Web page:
Criminal Justice provides a comprehensive overview of the criminal justice system in England and Wales (excluding punishment), as well as thought-provoking insights into how it might be altered and improved and research that might be needed to help accomplish this. Tracing the procedures surrounding the appre-hension, investigation, trial and appeal against conviction of suspected offenders, this book is the ideal com-panion for law and criminology students alike. As the authors combine the relevant legislation with fresh research findings and policy initiatives, the resulting text is a fascinating blend of socio-legal analysis. Whilst retaining its authoritative treatment of the issues at the heart of criminal justice, the book has been fully updated with recent developments, including terrorism legislation and the initial Covid-related restrictions introduced in early-mid 2020. In this, the book’s 5th edition: two experienced new co-authors, Dr Layla Skinns and Dr Lucy Welsh, join Andrew Sanders (Richard Young having decided, 25+ years after the 1st edition, to do other things); the text features chapter summaries and selected further reading lists to support the student and encourage further research; the content of the book has been fully updated to include coverage of new legislation, case law, research and policy developments; and the text is enriched by the new authors’ specialist research into accountability, police custody, magistrates’ courts and criminal legal aid. The theoretical structure of the earlier editions is retained, but developed further by consideration of ‘core values’ in criminal justice and the impact of neoliberalism.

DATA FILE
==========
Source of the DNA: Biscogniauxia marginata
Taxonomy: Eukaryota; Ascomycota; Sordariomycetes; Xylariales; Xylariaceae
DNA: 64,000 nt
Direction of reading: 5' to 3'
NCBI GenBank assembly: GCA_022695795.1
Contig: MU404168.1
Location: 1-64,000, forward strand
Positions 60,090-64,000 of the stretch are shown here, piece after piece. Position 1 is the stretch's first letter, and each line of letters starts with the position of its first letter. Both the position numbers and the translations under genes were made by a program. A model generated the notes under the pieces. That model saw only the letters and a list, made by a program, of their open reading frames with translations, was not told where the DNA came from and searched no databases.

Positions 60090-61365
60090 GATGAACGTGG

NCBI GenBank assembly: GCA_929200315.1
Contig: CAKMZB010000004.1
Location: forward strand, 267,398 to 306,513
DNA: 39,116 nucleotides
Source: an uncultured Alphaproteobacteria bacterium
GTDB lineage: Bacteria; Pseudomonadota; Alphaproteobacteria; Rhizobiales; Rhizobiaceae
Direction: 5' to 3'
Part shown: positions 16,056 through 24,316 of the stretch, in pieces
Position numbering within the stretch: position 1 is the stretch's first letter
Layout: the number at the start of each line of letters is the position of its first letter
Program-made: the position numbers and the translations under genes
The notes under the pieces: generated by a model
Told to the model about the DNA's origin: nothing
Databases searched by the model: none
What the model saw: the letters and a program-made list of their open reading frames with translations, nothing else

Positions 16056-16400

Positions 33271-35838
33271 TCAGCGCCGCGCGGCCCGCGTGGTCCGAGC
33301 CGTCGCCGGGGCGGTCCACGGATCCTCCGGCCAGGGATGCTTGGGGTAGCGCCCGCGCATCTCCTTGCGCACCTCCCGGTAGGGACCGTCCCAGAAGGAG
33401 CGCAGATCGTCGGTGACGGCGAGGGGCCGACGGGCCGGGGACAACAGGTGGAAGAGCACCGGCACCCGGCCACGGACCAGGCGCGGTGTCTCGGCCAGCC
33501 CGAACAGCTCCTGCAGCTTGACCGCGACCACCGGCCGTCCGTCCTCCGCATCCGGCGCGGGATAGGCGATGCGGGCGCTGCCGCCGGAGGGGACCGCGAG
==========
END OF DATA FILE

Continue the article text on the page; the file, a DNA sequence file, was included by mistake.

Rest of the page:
Keywords:criminal justice system, suspected offenders, terrorism, legislation, case law, policy, criminal justice core values, neoliberalism
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- 1. The aims and values of ‘criminal justice’
- 2. Stop and search
- 3. Arrest
- 4. Detention in the police station
- 5. Police questioning of suspects
- 6. Non-interrogatory evidence and covert policing
- 7. Prosecutions and constructing guilt
- 8. Summary justice in the magistrates’ court
- 9. Trial by judge and jury
- 10. Inequalities and criminal justice
- 11. When things go wrong in the criminal justice process
- 12. Victims, the accused and the future of criminal justice